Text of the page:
Tsukiji fish market ends 83 years of business for relocation

Lloyd Doyle
October 8, 2018

Opened in 1935, Tsukiji was for many years known only to its vendors and the food industry, but it gained worldwide reknown in recent decades and its tuna auctions even hit the headlines, with one fish going for a record $1.8 million at the market's New Year's auction in 2013. "I'd like to express my gratitude to Tsukiji once again", said Hiroyasu Ito, chairman of Tsukiji Market Association which consists of leaders from main business groups in Tsukiji.

After Saturday's final day of operations, Tsukiji's inner market will move to Toyosu, a site in eastern Tokyo, where operations will begin on October 11. Safety concerns were cited as a key reason to push through the move to a new location.

In Tokyo closed the world's largest seafood market and fish "Tsukiji".

The move has been in the works for years, prompted by Tsukiji's dilapidated state.

A procession of turret trucks and forklifts departed the just-closed Tsukiji fish market in Tokyo's Chuo Ward early on October 7 bound for their new home in the Toyosu district, 2 kilometers away.

Tours inside the Tsukiji market and the shops and restaurants in the outer market have attracted many visitors, but the Tokyo metropolitan government made a decision to relocate the aging facility due to concerns about sanitation, quake resistance and fire safety.

Tsukiji saw its last auction on Saturday, with a 162 kg tuna being sold as the most expensive fish of the day.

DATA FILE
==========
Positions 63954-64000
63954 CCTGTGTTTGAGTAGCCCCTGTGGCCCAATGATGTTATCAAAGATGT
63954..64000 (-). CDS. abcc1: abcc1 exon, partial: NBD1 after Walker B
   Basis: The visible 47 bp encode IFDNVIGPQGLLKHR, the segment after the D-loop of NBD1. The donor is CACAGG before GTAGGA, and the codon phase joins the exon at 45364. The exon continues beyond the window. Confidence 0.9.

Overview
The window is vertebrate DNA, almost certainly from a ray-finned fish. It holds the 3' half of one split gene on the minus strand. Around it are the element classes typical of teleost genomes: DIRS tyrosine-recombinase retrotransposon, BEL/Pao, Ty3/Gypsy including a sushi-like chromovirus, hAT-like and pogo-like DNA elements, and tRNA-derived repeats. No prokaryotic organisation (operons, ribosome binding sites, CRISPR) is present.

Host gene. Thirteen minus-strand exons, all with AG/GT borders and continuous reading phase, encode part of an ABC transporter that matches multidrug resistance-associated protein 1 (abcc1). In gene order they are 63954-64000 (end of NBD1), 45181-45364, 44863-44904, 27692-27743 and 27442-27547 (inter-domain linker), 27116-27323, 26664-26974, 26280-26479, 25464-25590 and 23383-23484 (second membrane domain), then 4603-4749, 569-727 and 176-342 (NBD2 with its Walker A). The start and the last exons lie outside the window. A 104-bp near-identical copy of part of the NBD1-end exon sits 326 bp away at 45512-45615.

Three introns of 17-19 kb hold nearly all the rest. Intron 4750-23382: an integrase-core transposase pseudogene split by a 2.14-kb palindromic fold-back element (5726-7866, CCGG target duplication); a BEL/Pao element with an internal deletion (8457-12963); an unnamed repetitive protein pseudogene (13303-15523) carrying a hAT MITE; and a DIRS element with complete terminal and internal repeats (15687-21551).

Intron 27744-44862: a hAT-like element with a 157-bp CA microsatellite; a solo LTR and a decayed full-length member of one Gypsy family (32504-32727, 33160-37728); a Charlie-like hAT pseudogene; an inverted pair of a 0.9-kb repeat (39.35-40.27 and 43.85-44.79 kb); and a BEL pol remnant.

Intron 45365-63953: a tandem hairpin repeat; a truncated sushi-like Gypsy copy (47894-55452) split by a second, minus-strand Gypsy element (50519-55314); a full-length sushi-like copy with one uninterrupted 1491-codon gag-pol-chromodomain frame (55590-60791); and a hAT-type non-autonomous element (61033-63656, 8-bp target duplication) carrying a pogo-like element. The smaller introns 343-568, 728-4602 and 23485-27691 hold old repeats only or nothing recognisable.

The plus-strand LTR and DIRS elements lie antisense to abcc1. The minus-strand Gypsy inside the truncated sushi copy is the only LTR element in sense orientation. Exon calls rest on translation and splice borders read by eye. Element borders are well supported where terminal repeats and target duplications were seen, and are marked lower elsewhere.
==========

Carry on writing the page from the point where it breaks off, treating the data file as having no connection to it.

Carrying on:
The new site will feature state-of-the-art refrigeration, while tourists will be confined to special galleries behind glass.

The so-called outer market - home to shops selling food and other goods - will remain after the move.

"I feel nostalgic as Tsukiji has been my home ground for 15 years".

Fishmongers will move from the ageing facility to a new, more modern site in Toyosu, about 2km (1.2 miles) away.

The final day of the market looked much like any other in the decades since it opened on the site.

But the warehouses that housed vendors and additional shops and restaurants are expected to be levelled to make way, initially, for a transport depot for the 2020 Olympic Games.

Beyond that, the site's future is more uncertain, though Koike has suggested it could be transformed into a kind of culinary theme park, commemorating the market's colourful history.

Other reports by Iphone Fresh

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